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Latest Data Show October Set New Dismal Record for the Number of New Yorkers in the Main Shelter System as City Fails to Provide Affordable Housing

WPCNR STREET COPY. From the Coalition for the Homeless. December 21, 2022:

Newly released data, published pursuant to Local Law 37, show that homelessness in New York City is setting new, tragic records: The average number of people sleeping each night in the City’s main shelter systems – a figure that has been tracked by the Coalition for the Homeless since 1983 – hit a new all-time high of 65,633 in October.

The number includes homeless families and single adults sleeping in shelters under the Department of Homeless Services and the Department of Housing Preservation and Development.

The true cause of this sad milestone is the City’s failure to create affordable housing for those who need it most, compounded by needless bureaucratic delays that prevent many shelter residents from accessing the precious little housing that does exist.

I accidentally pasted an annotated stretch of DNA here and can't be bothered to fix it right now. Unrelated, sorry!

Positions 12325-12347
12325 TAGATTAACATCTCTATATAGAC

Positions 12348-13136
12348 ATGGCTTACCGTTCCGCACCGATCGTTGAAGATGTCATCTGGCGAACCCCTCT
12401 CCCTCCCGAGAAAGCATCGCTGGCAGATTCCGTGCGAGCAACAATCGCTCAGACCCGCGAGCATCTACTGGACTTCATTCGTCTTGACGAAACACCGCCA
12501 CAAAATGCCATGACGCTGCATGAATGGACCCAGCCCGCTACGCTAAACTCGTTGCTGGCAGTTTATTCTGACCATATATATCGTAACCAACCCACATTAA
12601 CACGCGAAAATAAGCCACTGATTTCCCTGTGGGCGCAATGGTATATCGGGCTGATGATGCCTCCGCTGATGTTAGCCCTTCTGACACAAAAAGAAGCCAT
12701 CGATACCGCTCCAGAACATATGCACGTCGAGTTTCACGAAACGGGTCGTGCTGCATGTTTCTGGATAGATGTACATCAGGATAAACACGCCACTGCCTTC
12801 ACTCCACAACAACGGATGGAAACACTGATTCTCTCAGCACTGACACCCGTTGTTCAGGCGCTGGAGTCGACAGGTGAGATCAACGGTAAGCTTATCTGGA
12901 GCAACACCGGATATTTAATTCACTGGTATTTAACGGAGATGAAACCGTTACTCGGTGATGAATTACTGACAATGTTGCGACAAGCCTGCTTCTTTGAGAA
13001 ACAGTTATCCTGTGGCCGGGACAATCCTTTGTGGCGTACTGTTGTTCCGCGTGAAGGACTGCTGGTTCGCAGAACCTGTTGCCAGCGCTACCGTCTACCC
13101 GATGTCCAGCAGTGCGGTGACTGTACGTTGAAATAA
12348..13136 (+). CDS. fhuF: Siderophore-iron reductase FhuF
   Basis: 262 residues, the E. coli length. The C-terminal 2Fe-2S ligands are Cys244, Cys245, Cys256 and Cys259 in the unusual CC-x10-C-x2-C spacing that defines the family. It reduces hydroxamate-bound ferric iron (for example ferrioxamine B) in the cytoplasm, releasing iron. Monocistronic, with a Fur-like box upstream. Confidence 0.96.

Mayor Adams has focused on sweeping unsheltered homeless people out of sight, but has failed to give those without homes the stable housing they need. This crisis is driven by one thing, pure and simple: the lack of affordable housing in New York City. The Mayor’s ‘goal’ is creating 500,000 units of housing over the next 10 years, but we anxiously await the details of how those units will be targeted to those most in need. Tens of thousands of homeless New Yorkers need housing right now.

If Mayor Adams is serious about bringing down the shelter census and reducing homelessness in our city, he will commit to financing at least 6,000 apartments per year for homeless households and 6,000 for those with extremely low incomes. It’s time to end this crisis once and for all,” said Jacquelyn Simone, Policy Director with the Coalition for the Homeless.

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